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In this phase I study, 10 patients with anti–PD-1–refractory metastatic melanoma were treated with fecal microbiota transplantation (FMT) from 2 donors who had a complete response to immune checkpoint inhibitor (ICI) therapy. The combination of FMT and nivolumab resulted in 3 responses, including 1 complete response in a patient with no prior response to ICI treatment. FMT was associated with improvement in the nature of immune cell infiltrates and gene expression profiles in the gut and in the tumor.
Modulation of the gut microbiota may impact the response to cancer therapy.
The gut microbiome has been shown to influence the response of tumors to anti-PD-1 (programmed cell death-1) immunotherapy in preclinical mouse models and observational patient cohorts. However, modulation of gut microbiota in cancer patients has not been investigated in clinical trials. In this study, we performed a phase 1 clinical trial to assess the safety and feasibility of fecal microbiota transplantation (FMT) and reinduction of anti-PD-1 immunotherapy in 10 patients with anti-PD-1-refractory metastatic melanoma. We observed clinical responses in three patients, including two partial responses and one complete response. Notably, treatment with FMT was associated with favorable changes in immune cell infiltrates and gene expression profiles in both the gut lamina propria and the tumor microenvironment. These early findings have implications for modulating the gut microbiota in cancer treatment.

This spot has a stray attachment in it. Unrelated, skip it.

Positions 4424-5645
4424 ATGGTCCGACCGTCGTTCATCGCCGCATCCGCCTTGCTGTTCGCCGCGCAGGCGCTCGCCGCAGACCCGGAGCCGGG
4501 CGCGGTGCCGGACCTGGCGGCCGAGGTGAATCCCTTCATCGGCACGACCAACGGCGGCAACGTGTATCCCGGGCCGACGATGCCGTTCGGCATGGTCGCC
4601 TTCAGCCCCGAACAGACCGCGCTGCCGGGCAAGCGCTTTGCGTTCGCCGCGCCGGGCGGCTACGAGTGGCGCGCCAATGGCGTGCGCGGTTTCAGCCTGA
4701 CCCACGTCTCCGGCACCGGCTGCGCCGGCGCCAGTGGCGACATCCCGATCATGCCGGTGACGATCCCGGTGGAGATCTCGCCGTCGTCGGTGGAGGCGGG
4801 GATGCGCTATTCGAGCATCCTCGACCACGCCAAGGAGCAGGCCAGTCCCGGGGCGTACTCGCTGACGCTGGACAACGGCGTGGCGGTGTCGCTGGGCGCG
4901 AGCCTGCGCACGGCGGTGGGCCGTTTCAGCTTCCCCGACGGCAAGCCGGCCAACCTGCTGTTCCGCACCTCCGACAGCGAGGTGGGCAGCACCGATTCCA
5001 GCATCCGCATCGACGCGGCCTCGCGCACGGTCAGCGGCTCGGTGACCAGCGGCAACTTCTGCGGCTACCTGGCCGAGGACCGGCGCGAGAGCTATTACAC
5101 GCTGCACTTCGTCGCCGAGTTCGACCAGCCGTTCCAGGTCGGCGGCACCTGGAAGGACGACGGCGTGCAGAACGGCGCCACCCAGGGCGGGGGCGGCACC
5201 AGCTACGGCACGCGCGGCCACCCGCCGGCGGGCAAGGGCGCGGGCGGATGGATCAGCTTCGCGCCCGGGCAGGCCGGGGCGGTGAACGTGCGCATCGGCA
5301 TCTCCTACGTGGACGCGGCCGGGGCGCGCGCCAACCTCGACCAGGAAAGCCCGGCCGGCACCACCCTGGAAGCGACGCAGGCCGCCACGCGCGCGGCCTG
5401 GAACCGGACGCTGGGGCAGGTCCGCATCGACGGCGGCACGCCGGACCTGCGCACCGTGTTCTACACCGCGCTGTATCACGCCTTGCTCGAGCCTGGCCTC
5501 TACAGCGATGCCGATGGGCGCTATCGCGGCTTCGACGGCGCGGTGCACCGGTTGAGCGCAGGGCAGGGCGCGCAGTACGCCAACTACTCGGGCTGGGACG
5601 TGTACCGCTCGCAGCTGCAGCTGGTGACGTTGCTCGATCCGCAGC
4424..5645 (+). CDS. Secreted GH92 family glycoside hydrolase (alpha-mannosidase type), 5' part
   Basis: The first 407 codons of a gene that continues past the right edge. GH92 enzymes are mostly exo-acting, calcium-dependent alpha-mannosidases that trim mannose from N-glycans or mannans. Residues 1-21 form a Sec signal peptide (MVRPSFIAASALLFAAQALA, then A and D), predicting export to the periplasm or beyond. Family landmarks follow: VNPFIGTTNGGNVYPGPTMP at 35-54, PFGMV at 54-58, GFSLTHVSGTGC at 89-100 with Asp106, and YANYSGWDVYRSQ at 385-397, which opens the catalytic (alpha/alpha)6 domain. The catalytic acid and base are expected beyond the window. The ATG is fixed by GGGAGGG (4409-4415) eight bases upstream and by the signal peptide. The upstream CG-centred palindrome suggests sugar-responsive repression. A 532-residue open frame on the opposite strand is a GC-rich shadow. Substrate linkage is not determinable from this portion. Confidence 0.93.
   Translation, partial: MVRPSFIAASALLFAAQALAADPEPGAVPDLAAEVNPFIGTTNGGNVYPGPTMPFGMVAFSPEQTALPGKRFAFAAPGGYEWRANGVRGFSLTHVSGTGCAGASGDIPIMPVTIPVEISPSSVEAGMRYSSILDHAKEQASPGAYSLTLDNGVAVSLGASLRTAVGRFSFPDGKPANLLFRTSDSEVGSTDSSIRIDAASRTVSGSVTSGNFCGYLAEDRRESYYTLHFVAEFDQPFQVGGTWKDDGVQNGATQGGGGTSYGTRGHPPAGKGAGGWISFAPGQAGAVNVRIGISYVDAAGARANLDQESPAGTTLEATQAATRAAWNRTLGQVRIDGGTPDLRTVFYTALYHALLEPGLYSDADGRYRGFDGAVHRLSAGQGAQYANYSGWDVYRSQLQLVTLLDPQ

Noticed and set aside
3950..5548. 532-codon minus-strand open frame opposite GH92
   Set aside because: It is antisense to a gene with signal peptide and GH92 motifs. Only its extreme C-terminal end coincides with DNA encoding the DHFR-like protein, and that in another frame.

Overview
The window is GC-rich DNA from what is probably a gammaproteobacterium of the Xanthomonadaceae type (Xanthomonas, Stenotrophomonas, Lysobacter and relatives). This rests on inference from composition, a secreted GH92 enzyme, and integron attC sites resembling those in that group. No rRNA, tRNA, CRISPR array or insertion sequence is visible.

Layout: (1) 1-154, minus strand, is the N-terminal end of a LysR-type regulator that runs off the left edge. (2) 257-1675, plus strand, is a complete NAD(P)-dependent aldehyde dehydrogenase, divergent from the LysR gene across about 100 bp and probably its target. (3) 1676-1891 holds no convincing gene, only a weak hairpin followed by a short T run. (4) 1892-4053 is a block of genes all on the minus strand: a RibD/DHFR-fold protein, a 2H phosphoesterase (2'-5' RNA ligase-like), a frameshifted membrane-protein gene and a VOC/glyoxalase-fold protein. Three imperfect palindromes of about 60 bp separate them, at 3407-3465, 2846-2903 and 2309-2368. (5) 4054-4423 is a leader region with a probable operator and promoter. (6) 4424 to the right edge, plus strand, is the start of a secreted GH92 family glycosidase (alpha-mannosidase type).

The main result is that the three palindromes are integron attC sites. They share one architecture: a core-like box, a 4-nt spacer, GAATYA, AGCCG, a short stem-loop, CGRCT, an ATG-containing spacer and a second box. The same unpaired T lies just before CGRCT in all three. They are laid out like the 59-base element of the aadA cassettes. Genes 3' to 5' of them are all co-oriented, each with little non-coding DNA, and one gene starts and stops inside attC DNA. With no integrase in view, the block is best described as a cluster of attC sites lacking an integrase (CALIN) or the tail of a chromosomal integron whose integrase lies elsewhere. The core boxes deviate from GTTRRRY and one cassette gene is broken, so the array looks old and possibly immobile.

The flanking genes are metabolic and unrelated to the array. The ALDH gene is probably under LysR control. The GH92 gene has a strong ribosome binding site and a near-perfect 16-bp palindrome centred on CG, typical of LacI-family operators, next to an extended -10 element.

Fecal Microbiota Transplant Promotes Response in Immunotherapy-Refractory Melanoma Patients
Science 2021 Feb 05;371(6529)602-609, EN Baruch, I Youngster, G Ben-Betzalel, R Ortenberg, A Lahat, L Katz, K Adler, D Dick-Necula, S Raskin, N Bloch, D Rotin, L Anafi, C Avivi, J Melnichenko, Y Steinberg-Silman, R Mamtani, H Harati, N Asher, R Shapira-Frommer, T Brosh-Nissimov, Y Eshet, S Ben-Simon, O Ziv, MAW Khan, M Amit, NJ Ajami, I Barshack, J Schachter, JA Wargo, O Koren, G Markel, B Boursi